For young athletes I try not to have them train 2 days in a row. Once again though, there is never an absolute here. I know this variety thing is getting confusing & perhaps annoying, but it all depends - some wrestlers go to a club 5 days a week for 2 hours, then train with me 3 times a week. When this is the case, I always take caution to keep workouts brief and to the point, often lasting 35 - 40 minutes. In addition, those 3 workouts will vary so as not to over stress the central nervous system (CNS). If your CNS is run down then you will not make gains!
Most of these work outs will be full body, or divided into upper body, lower body & the final day being full body w/light weights. We need to give you a chance to rest after stressing your entire body. In addition, wrestlers tend to train much more than other athletes, often times wrestling 5 nights a week in the off season. Coupled with a tough strength training program and I start getting concerned that your body does not get enough recuperation time!
Strength training tears down your muscles. They get stronger from rest and proper nutrition. If you wrestle at a club in the off season then your body is under even more stress. At the least take one day off from strength training in between each workout, and if you feel you need it, take 2 days off after you do a strength training work out. There is now law stating you must train 3 days a week. You can still strength train the days you go to the wrestling club, but that is going to be an exhausting day so experiment with how long, when and where you incorporate strength training into your daily schedule.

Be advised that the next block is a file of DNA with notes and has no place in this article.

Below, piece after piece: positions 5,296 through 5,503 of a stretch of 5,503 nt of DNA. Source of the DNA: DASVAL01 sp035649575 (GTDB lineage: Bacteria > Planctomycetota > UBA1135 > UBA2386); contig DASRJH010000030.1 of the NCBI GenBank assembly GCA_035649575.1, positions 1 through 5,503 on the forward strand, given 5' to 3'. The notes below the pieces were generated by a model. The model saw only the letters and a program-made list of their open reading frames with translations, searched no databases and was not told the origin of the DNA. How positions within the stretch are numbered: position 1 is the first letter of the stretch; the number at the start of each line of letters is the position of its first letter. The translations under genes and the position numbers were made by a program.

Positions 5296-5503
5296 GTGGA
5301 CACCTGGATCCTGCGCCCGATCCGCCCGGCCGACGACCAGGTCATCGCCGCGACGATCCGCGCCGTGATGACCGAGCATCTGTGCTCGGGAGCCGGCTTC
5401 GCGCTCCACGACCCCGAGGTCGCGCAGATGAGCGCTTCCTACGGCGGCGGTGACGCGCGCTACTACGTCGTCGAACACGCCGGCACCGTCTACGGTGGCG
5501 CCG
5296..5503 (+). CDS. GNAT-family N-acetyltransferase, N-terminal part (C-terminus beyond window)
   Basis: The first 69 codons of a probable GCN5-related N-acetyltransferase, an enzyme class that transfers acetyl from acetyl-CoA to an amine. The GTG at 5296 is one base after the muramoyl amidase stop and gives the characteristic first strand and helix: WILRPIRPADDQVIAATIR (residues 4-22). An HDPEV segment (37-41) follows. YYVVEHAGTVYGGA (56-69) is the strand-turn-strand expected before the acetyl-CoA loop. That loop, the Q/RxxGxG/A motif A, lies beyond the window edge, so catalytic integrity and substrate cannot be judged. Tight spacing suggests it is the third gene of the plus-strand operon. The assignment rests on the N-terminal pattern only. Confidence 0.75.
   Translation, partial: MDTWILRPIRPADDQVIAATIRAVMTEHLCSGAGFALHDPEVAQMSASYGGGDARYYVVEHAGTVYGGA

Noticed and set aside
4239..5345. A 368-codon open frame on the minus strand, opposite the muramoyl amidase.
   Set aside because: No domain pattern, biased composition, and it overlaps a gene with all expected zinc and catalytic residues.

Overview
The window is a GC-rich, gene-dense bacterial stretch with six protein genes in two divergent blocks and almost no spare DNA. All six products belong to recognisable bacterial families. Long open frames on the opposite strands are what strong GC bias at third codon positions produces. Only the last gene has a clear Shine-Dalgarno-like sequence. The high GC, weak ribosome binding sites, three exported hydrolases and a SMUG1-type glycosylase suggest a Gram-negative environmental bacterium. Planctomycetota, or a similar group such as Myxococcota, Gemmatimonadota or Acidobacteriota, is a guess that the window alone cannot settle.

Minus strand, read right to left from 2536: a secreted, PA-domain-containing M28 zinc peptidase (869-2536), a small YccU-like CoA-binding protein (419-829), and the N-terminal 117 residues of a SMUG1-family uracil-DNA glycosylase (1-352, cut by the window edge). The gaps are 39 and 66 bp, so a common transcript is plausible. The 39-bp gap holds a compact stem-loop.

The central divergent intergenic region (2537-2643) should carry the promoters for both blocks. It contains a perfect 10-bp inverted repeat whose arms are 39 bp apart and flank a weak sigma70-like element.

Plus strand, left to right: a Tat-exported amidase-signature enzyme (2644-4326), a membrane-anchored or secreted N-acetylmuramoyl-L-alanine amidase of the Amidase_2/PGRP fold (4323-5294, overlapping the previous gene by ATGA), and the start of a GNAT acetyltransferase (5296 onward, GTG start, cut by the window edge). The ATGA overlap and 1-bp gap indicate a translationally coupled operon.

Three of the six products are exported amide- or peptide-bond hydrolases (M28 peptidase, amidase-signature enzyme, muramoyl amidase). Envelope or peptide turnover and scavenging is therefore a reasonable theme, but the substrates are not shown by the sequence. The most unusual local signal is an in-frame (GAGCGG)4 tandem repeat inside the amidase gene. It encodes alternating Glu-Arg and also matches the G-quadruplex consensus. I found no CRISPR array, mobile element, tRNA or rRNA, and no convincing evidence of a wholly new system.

As I mentioned before, learn to listen to your body. You should be shooting for two days of the week where you are not wrestling OR strength training! If you have decided to take a month or two off away from the mat (which I do recommend!) then you can train a bit more often. Last note, GPP training is critical! I like to see my wrestlers performing GPP activities in the form of "farm boy" type training. It is not unlikely for me to train wrestlers with out even having them touch a barbell or dumbbell, rather pushing and pulling sleds and wheel barrows and carrying sand bags. These workouts are awesome, I simply can not emphasize this type of training enough!
You might be thinking I'm crazy pushing you to rest, but, this keeps you fresh and rejuvenated for any upcoming workouts, whether they are strength training or wrestling. You can take advantage of active rest days by grouping together with some friends from your wrestling team and get in a fun bike ride at a state park, or find a wall climbing gym in your area and keep active that way as well.
BOTTOM LINE: You can work as hard as you want, harder than anyone else, but if you do not get adequate rest & nutrition then your body will always be in a state of repair. Our goal is for you to have rest days in order to reap the benefits of your strength training. In addition, the old saying of getting 8 hours of sleep EVERY DAY is key for progress! Your program of wrestling and strength training does not end when you finish a work out. It includes everything you do in addition to these workouts (rest & nutrition). Do not waste your efforts by over doing it! I encourage a daily nap when you have the time, even if it's just for 30 minutes.
Here are my favorite guidelines for strength training, and they are just that, GUIDELINES:
In Season - 2 - 4 days/week-15-30 mins./workout Post Season - 3 - 4 days/week-45-60 mins./workout Pre Season - 3 - 4 days/week-30-60 mins./workout
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Bodybuilding is the process of developing muscle fibers through various techniques. It is achieved through muscle conditioning, weight training, increased calorie intake, and resting your body as it repairs and heals itself, before restarting your workout routine.